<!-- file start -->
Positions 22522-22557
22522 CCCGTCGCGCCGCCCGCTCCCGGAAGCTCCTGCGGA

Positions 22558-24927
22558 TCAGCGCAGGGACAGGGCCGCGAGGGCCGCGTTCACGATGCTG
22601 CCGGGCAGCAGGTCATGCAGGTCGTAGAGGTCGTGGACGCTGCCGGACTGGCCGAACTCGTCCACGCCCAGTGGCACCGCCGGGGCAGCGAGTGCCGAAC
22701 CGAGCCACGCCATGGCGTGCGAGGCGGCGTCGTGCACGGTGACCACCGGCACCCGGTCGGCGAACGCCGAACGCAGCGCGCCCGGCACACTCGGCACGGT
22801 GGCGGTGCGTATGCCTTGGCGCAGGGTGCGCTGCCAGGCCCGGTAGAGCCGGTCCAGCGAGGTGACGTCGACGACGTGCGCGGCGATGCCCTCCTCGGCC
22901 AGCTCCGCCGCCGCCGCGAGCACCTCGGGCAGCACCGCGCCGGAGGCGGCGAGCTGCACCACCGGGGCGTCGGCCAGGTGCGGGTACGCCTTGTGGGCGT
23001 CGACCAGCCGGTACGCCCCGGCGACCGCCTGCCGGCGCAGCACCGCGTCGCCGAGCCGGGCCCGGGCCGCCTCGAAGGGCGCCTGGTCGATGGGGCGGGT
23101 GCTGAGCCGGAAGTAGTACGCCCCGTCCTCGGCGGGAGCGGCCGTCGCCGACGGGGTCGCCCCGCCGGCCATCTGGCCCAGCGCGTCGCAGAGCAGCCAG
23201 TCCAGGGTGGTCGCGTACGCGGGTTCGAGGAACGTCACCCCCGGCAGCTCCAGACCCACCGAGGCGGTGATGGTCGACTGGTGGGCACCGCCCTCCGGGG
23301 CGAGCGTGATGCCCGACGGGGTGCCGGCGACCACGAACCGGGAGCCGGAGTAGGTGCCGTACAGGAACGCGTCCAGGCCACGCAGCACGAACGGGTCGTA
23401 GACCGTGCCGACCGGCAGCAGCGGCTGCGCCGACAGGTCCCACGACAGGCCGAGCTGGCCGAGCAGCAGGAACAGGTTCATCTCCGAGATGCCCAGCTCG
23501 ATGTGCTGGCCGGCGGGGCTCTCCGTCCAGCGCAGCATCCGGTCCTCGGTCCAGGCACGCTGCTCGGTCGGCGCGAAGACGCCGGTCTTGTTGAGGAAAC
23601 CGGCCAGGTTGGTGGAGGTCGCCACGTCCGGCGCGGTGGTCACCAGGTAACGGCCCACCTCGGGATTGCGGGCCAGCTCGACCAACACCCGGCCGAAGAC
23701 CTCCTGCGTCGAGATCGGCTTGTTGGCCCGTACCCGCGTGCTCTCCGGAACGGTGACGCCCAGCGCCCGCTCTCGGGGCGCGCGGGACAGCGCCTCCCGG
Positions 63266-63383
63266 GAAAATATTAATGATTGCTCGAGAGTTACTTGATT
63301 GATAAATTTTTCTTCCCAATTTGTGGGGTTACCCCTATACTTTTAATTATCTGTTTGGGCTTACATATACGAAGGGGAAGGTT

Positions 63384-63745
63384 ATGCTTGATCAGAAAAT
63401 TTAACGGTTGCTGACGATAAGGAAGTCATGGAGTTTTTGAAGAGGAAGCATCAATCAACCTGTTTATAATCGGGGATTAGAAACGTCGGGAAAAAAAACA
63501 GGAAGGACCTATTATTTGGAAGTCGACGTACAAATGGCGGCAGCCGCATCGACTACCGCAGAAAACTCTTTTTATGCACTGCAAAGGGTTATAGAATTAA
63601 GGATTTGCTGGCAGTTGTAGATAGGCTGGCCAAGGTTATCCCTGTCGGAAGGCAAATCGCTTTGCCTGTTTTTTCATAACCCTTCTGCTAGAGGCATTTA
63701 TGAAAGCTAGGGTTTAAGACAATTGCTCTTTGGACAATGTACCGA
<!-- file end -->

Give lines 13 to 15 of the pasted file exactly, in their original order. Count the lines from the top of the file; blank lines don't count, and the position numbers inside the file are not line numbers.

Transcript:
23401 GACCGTGCCGACCGGCAGCAGCGGCTGCGCCGACAGGTCCCACGACAGGCCGAGCTGGCCGAGCAGCAGGAACAGGTTCATCTCCGAGATGCCCAGCTCG
23501 ATGTGCTGGCCGGCGGGGCTCTCCGTCCAGCGCAGCATCCGGTCCTCGGTCCAGGCACGCTGCTCGGTCGGCGCGAAGACGCCGGTCTTGTTGAGGAAAC
23601 CGGCCAGGTTGGTGGAGGTCGCCACGTCCGGCGCGGTGGTCACCAGGTAACGGCCCACCTCGGGATTGCGGGCCAGCTCGACCAACACCCGGCCGAAGAC